Much generation-shaping material here for writers and their sources to examine.

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Big-think story: What does religious faith have to do with slumping global birth rates? - GetReligion

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Chinas CRISPR babies: Read exclusive excerpts from the unseen original research – MIT Technology Review

Earlier this year a source sent us a copy of an unpublished manuscript describing the creation of the first gene-edited babies, born last year in China. Today, we are making excerpts of that manuscript public for the first time.

Titled Birth of Twins After Genome Editing for HIV Resistance, and 4,699 words long, the still unpublished paper was authored by He Jiankui, the Chinese biophysicist who created the edited twin girls. A second manuscript we also received discusses laboratory research on human and animal embryos.

The metadata in the files we were sent indicate that the two draft papers were edited by He in late November 2018 and appear to be what he initially submitted for publication. A combined manuscript may also exist. After consideration by at least two prestigious journals, Nature and JAMA, his research remains unpublished.

The text of the twins paper is replete with expansive claims of a medical breakthrough that can control the HIV epidemic. It claims successa word used more than oncein using a novel therapy to render the girls resistant to HIV. Yet surprisingly, it makes little attempt to prove that the twins really are resistant to the virus. And the text largely ignores data elsewhere in the paper suggesting that the editing went wrong.

We shared the unpublished manuscripts with four expertsa legal scholar, an IVF doctor, an embryologist, and a gene-editing specialistand asked them for their reactions. Their views were damning. Among them: key claims that He and his team made are not supported by the data; the babies parents may have been under pressure to agree to join the experiment; the supposed medical benefits are dubious at best; and the researchers moved forward with creating living human beings before they fully understood the effects of the edits they had made.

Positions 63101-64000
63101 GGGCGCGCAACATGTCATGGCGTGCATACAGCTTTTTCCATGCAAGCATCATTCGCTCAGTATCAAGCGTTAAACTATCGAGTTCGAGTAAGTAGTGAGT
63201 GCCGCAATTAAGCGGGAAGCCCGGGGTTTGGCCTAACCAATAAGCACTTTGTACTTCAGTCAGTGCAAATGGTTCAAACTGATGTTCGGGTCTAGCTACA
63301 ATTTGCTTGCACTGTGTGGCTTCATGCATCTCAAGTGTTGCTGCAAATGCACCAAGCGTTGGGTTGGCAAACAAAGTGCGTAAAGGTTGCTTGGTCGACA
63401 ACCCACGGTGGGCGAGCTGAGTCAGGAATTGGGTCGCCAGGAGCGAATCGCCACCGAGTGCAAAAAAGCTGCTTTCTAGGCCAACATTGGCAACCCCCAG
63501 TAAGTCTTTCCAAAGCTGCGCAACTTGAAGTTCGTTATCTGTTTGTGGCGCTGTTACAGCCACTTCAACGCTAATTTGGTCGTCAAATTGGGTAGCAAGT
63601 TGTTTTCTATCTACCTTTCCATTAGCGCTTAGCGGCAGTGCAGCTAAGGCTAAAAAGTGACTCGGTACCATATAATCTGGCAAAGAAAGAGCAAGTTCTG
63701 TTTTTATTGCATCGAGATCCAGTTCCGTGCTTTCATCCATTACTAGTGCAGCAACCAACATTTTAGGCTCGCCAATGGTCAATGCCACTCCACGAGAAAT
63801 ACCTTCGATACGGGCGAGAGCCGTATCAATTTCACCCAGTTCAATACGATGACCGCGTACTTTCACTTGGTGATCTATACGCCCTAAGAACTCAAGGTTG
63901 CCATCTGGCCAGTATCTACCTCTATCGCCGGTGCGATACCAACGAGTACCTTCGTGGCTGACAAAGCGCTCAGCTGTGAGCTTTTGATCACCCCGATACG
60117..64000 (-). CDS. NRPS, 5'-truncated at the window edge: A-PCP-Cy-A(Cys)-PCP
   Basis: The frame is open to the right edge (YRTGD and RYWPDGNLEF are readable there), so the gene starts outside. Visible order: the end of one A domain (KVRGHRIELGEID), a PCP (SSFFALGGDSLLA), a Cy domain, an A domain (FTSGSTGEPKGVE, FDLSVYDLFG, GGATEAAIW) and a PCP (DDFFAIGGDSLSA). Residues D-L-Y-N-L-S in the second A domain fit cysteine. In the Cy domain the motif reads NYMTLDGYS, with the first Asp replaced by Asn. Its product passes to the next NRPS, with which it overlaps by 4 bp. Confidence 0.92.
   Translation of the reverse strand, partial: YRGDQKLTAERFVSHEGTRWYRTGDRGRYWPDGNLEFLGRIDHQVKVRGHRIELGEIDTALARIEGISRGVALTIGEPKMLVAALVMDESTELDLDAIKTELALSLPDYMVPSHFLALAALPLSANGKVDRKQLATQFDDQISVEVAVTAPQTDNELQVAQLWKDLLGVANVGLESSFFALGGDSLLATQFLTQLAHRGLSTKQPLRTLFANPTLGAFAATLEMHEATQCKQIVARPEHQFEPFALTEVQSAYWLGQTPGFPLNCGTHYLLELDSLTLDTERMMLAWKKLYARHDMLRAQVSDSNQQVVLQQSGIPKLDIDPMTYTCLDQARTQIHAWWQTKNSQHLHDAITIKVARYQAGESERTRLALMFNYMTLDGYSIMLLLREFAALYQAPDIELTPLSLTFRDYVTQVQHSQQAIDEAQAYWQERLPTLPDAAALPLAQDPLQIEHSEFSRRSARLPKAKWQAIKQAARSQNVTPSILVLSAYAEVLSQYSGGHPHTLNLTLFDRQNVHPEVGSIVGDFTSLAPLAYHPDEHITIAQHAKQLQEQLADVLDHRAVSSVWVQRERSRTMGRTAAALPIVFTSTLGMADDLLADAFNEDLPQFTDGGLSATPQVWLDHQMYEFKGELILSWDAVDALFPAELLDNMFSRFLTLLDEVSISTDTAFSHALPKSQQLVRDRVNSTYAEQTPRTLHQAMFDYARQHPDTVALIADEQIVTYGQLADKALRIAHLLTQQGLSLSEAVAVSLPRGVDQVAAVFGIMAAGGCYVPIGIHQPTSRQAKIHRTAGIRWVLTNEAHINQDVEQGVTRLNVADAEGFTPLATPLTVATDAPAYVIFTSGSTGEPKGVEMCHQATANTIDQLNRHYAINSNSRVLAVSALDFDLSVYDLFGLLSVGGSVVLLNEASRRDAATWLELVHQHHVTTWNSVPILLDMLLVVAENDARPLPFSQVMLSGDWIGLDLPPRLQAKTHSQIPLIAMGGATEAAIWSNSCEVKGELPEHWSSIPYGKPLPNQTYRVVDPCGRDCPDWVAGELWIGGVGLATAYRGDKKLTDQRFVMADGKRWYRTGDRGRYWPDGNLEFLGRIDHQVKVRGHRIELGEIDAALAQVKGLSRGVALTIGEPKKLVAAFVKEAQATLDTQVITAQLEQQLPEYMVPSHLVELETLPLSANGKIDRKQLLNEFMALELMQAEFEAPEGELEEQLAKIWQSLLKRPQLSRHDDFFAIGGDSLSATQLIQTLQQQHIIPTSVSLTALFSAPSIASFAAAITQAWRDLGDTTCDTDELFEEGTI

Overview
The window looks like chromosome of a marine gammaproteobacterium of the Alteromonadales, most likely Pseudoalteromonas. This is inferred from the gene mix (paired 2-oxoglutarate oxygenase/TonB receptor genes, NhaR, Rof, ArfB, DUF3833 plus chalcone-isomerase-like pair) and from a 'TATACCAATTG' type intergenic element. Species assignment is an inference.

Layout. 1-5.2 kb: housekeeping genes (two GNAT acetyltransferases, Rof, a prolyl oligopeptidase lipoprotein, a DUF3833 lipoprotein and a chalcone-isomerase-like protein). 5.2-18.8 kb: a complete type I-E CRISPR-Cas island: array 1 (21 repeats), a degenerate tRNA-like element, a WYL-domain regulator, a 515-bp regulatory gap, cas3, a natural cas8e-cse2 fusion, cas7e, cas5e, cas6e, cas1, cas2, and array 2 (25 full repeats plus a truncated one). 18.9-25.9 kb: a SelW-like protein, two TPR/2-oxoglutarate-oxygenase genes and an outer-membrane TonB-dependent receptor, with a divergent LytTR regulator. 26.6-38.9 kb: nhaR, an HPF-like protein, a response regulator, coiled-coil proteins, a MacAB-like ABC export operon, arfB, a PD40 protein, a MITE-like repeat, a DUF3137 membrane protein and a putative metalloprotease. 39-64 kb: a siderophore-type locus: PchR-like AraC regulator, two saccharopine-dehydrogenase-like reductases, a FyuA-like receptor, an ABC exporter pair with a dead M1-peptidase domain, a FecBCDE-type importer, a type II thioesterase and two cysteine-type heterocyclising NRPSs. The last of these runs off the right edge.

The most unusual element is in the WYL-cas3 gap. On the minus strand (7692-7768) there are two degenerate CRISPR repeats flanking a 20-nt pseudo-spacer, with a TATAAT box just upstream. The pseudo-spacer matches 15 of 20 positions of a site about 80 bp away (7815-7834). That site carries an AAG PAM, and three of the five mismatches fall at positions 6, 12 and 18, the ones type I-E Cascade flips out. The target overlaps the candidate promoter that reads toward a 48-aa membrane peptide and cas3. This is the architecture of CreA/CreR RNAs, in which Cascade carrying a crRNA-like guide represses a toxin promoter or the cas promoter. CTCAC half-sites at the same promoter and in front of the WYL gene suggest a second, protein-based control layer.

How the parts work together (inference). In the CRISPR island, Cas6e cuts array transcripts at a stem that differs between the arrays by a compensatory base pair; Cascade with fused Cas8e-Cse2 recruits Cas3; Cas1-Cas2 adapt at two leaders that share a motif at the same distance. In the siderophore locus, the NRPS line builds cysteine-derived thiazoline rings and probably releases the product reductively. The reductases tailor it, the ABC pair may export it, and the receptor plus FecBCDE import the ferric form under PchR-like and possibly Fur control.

Because these documents relate to one of the most important public interest issues of all timethe ability to change human heredity using technologywe here present excerpts from the twins manuscript, together with some of the experts comments, and explain the questions they raise. The excerpts are in the order in which they appear in the paper.

To understand why the manuscripts have remained unpublished up to now, read the accompanying article on He's attempts to get them into scientific journals. For the case for making their content public, read the op-ed by Kiran Musunuru, a gene-editing specialist at the University of Pennsylvania, who argues the Chinese data shows that gene-editing for reproduction is unsafe and premature.

1. Why arent the doctors among the papers authors?

The manuscript begins with a list of the authors10 of them, mostly from He Jiankuis lab at the Southern University of Science and Technology, but also including Hua Bai, director of an AIDS support network, who helped recruit couples, and Michael Deem, an American biophysicist whose role is under review by Rice University.

Its a small number of people for such a significant project, and one reason is that some names are missingnotably, the fertility doctors who treated the patients and the obstetrician who delivered the babies. Concealing them may be an attempt to obscure the identities of the patients. However, it also leaves unclear whether or not these doctors understood they were helping to create the first gene-edited babies.

To some, the question of whether the manuscript is trustworthy arises immediately.

Hank Greely, professor of law, Stanford University: We have no, or almost no, independent evidence for anything reported in this paper. Although I believe that the babies probably were DNA-edited and were born, theres very little evidence for that. Given the circumstances of this case, I am not willing to grant He Jiankui the usual presumption of honesty.